Da Vinci Series Coming To CW Derided For Fictional Storyline

A drama series about Leonardo Da Vinci coming to The CW later this month demonstrates the pitfalls of TV trespassing into historical territory.

The series, titled “Leonardo,” was greeted with sharp criticism by historians when it premiered in the U.K. last year. At issue was its central storyline, which underpins the whole show.

Here is how a CW logline sets the stage for the first episode: “In Milan [in] 1506, Leonardo da Vinci is arrested for [fatally] poisoning Caterina da Cremona.”

According to stories about the eight-part series that were published last year in British newspapers, the show starts with this arrest, and then flashes back some years to an earlier period in da Vinci’s life.

The problem is, da Vinci was never arrested for murder, and there is little or no evidence that Caterina da Cremona ever existed, much less was poisoned by someone.



And yet, she is reportedly portrayed in “Leonardo” as the artist’s muse, and that he was in love with her.

But according to the British press, historians have no doubt that da Vinci was avowedly gay, and there is ample historical proof to back that up.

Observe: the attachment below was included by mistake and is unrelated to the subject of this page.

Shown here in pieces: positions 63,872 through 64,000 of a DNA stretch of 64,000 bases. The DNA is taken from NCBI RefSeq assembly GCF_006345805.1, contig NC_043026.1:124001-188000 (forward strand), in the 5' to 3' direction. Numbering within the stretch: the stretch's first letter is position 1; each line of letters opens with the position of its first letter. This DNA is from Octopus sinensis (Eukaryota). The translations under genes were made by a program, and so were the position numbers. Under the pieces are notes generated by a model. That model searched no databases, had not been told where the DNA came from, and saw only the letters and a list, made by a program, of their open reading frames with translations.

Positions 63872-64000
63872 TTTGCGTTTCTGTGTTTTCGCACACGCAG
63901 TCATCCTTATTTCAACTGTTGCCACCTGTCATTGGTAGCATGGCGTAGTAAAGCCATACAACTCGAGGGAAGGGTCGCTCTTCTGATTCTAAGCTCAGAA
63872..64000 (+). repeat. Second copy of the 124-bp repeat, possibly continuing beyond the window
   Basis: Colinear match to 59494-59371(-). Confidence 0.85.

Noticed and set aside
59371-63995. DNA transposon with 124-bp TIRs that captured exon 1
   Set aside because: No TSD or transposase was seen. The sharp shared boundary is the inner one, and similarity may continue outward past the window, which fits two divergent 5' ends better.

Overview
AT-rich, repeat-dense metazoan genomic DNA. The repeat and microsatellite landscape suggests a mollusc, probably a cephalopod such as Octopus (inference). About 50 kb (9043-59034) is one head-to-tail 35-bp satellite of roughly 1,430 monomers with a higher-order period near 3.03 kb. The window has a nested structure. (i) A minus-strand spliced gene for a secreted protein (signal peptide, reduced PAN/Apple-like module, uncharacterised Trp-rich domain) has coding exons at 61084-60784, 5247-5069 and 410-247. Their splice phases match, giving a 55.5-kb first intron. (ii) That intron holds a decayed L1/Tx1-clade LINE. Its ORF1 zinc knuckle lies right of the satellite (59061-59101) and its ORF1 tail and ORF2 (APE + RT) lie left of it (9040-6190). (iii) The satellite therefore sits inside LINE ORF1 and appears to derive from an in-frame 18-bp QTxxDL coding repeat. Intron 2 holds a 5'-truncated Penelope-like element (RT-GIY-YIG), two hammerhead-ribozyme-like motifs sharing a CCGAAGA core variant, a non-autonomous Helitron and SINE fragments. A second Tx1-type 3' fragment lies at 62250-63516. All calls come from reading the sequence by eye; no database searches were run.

Many such historical dramas bend the truth, and sometimes even break it. Producers and writers make up events and partially fictionalize others.

Sometimes, they create new, fictional characters who are meant to stand in for two or more historical characters.

At such times, journalists can always find historians who will decry these portrayals as fake and disrespectful to their subjects.

Where “Leonardo” is concerned, some of the criticism was more derisive than usual. “Art historians, critics and biographers are apoplectic [about ‘Leonardo’], dismissing it as a ‘Monty Python version of the Renaissance’ and ‘profoundly dishonest,'” the Daily Mail reported in April 2021.

In the series, da Vinci is played by Aidan Turner, who gained international fame as the handsome, brooding Captain Poldark in the PBS “Masterpiece” hit “Poldark.”

As for “Leonardo,” the TV Blog will take another whack at it in a review closer to its premiere date -- Thursday, Aug. 16, at 8 p.m. Eastern.

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